One Chance by Terroll Lewis #BookExtract #BlogTour #AdLib #MidasPR



“It’d be easy for me to go back to my old life, but I know where that old life leads you.

You’re either behind prison bars or six feet underground.”

Terroll Lewis has lived a crazy life.

Growing up on Brixton’s Myatt’s Field estate, he was surrounded by gang culture, and like so many other young people, he found it hard to resist the lifestyle. By the time he was 15, he had already joined a gang, been stabbed, shot at, and was selling drugs.

A chance to play professional football offered a way out, but the lure of an easier life — the promise of girls, money, and cars — led him back to South London and the notorious OC, or Organised Crime, gang.

Violence and drug dealing were the norm in OC, but Terroll has long since turned his back on this world, though the association with OC endures through the ink on his skin.

These days Terroll’s giving something back; Block Workout, a street-gym he founded in his old neighbourhood, gives young men an opportunity to follow a different road to the one he took during his adolescence — helping them develop their minds as well as their bodies — and the chance to live a better life.



Myatts Field estate, Brixton, South London, 2002

I hear gunfire and drop to the road. A deafening blast followed by several shorter ones. The shots are sharp and clattering, drilling the air. The sound rips through my eardrums, spears my brain and shoots down my skinny, thirteen-year-old arms and legs. My heart shakes to the rhythm of the bullets. The pavement is cold against my knees. Must’ve ripped my tracksuit when I hit the road. I’m sweating all over. Shivering too. I can’t see much, as it’s dark and the streetlights don’t work and I’m all crunched over with my hands on my head, chin almost touching the ground, like I’m surrendering to armed police. And there’s this smell of piss in the air: gunpowder. Somebody close by is firing a sub-machine gun, man. Sounds like a war zone for like four seconds or so, but that’s a long time for gunfire,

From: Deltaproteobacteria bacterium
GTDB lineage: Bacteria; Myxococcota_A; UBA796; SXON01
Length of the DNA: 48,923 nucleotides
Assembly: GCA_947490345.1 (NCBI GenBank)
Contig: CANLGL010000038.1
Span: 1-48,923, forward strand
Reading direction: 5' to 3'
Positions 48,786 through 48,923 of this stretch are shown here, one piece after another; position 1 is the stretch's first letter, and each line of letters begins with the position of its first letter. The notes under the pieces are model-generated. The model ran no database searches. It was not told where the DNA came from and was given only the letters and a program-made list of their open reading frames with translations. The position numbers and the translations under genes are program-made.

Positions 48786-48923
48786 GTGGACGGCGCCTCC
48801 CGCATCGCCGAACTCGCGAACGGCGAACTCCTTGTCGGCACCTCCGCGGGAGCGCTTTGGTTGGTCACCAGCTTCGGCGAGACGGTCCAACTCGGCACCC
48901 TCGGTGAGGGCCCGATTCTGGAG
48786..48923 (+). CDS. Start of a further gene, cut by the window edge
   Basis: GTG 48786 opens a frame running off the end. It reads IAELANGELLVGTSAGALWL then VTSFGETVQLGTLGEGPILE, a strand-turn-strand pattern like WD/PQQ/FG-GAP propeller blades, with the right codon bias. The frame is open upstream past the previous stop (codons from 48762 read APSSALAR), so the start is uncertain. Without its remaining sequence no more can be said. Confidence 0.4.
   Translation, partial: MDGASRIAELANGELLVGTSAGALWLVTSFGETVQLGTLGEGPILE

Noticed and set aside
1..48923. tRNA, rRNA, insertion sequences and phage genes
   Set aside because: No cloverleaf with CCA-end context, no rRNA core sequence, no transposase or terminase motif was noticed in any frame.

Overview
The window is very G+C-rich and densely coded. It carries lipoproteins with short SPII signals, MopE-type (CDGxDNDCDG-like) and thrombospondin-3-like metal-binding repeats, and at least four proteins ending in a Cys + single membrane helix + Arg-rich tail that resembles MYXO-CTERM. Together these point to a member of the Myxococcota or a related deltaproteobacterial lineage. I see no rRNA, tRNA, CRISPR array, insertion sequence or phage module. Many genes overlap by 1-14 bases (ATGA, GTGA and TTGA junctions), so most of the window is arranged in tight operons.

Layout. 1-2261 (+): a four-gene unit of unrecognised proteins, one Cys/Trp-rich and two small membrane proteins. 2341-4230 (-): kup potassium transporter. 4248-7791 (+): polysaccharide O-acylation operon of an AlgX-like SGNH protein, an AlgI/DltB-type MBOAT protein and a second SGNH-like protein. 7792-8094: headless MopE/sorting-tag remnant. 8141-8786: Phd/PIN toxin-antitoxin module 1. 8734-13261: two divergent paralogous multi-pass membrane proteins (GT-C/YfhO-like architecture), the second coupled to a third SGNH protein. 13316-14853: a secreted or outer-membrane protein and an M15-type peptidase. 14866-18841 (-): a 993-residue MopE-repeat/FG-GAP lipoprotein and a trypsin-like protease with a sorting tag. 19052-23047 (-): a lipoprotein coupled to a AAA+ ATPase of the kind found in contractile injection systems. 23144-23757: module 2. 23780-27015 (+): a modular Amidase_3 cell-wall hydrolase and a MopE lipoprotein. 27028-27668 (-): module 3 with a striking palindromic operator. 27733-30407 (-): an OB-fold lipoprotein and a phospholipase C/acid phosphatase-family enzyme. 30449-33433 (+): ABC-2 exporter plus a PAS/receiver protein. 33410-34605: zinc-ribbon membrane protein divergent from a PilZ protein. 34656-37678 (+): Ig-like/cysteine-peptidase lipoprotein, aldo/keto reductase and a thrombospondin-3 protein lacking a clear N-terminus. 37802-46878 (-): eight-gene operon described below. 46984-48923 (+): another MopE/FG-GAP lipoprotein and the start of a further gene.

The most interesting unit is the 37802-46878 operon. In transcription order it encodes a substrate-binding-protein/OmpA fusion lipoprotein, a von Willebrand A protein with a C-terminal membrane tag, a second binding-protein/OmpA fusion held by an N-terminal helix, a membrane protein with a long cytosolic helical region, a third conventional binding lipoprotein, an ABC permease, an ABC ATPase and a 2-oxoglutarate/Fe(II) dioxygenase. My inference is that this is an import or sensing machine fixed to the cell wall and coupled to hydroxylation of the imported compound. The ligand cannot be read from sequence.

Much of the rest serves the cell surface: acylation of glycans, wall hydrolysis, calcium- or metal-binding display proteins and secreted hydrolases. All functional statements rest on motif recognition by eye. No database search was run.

innit? Ain’t unusual to hear guns go off around here though. I mean, this is the Myatts Field estate. Its nickname’s ‘Baghdad’ ’cos it’s all shot-up. Some call it the Devil’s Den, y’know what I’m saying? It’s deprived.

I’m ducking in a road close to the Hills, the grass area that’s like some Teletubbies’ gangland on the edge of the estate. If you ain’t from ’round here, you don’t go near the Hills, especially at night – unless you want to get shot, stabbed or mugged. Reason I’m here? I came to see the Olders, to be on the block with them and feel the energy, y’know. I’d seen them ahead, about twenty of them, chilling in front of a wall, but before I could get into their space, this happened.

The Olders lead the OC [Organised Crime] gang. They wear expensive chains and clothes and drive flash cars like Porsches and stuff. You see them counting fat wads of cash, hear them making rap videos and it’s like, Wow, these guys are too cool. The OC gang protects this estate and its territories. It has enemies, other gangs that the Olders call the ‘pagans’ or the ‘Other Side’ or ‘opps’. I’ve just stepped into gang warfare.

Half-an-hour ago I’d been on the neighbouring Cowley Estate, flirting with my friend Sherise. I just took a small diversion on my way home to my nan and granddad’s house on Treherne Court, which is, like, a two-minute
run from here.